I am an expert on audio, certain areas, and this is one of them.
I totally agree with those who say if it ain't broke don't fix it, but, some things are built broke.
To get the best quality integrated audio, which is the type of signal for which this EQ was designed, they chose the wrong frequncies.
Now replacing the power supply filters is probably useless because of the low current drain of the unit, there is simply almost no ripple current to "wear out" the capacitor. However there are other things one can do.
I have modified a couple of these, but then that was for integrated program material, if you use it on a guitar you might want to go a different direction. I don't remember the component values, but once you understand how it works you can do things, many things.
A buddy of mine had his speakers in the corners, which made them very boomy. They have bass, but it is shitty.
At the wiper of the 60Hz control there is a cap, a coil and a resistor. What I did was to take and change that control to about 35Hz and made it shelving, that is to extend the control's range all the way down, instead of that peaked response it originally had. I did this by taking the resistor value down to less than =BD the original and installing a capacitor about ten times the capacity of the original.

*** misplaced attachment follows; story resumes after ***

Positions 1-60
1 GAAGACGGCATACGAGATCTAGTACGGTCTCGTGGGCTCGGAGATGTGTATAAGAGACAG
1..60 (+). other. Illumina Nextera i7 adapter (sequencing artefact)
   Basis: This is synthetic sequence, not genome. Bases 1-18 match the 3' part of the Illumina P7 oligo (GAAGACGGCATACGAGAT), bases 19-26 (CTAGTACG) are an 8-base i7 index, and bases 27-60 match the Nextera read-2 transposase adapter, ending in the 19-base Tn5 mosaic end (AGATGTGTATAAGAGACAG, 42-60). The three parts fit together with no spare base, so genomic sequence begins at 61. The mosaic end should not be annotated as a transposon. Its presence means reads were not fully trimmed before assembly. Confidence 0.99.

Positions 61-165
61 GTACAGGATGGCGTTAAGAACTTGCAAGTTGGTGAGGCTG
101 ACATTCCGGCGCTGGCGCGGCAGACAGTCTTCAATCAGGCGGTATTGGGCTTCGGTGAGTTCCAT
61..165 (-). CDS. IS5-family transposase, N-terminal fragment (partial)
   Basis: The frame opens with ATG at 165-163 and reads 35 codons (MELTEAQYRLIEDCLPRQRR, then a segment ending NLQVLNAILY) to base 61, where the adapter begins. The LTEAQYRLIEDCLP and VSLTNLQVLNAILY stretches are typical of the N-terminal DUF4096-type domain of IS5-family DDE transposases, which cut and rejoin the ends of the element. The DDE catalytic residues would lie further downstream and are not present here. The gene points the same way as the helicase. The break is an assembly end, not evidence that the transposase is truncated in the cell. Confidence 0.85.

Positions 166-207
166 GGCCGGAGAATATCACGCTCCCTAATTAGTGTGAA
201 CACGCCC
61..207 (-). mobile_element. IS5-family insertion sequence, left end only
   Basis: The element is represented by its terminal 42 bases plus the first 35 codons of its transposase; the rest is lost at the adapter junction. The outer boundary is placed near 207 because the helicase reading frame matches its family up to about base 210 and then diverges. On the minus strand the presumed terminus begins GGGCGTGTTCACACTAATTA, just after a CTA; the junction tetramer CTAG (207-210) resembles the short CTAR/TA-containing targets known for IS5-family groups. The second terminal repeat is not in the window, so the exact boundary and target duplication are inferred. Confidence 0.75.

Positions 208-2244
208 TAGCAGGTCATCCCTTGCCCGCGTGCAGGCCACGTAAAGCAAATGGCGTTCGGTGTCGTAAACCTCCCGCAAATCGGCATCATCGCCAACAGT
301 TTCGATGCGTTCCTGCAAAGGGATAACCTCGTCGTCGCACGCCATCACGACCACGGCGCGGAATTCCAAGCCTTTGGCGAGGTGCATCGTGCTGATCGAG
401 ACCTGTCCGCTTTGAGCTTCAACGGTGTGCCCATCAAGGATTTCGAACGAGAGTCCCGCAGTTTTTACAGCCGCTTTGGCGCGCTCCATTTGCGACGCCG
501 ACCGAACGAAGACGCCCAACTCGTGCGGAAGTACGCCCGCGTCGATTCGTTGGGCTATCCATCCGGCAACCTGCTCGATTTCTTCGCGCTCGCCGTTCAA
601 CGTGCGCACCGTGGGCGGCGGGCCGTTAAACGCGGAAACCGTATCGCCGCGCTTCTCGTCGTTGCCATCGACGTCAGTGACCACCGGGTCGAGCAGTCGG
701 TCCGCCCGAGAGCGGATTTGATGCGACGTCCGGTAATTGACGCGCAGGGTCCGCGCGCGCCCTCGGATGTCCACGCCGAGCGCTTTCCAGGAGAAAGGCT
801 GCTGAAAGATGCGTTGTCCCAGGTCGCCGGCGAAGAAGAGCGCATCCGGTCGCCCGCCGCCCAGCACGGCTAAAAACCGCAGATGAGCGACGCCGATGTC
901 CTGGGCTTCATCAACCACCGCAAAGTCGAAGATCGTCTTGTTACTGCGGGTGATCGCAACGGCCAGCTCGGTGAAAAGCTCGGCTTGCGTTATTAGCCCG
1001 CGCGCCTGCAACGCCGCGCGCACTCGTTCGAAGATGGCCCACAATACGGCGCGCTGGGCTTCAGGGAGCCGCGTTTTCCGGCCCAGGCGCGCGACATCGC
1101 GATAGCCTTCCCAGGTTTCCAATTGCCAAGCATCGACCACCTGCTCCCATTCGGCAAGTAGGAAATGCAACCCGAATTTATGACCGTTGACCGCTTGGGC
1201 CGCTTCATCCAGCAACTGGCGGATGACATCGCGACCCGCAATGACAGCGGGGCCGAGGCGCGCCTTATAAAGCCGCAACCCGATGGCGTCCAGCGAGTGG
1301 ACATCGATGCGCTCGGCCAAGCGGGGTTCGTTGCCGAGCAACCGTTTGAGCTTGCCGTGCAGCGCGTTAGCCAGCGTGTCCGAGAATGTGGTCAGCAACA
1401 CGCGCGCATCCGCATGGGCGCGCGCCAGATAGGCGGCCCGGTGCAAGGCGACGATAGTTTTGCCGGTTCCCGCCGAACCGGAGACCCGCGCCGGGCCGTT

The 250Hz control was lowered to about 100Hz by cutting the resistor's value in about =BD and installing a capacitor about three times the original value.
The 1 Khz control was left alone. The 3.5 Khz control had it's range extended slightly downward by increasing the value of it's capacitor.
Finally the 10 Khz control was modified to be shelving, and it's range shifted upward. This brings out the timbre, rather than the tinny treble. This was accomplished by actually lowering the capacitor value as well as the resistor value, and shunting the coil with a low value resistor, about =BC the resistance of the new resistance value in the tuned circuit for that band.
Actually if you know how to futz with it, you could have a nice setup. run the channels in tandem but change some of the frequencies. Lower the low ones on the left and raise the high ones on the right. And if you tandem the channels you also can use a Y adapter to pick off the signal for another amp, between stages.
Tell you what, if you get a chance to play a guitar on two amps at once, enjoy. Set one clean and one fuzzed out. With a little adjusting and practice you can make it sound like you are playing two guitars.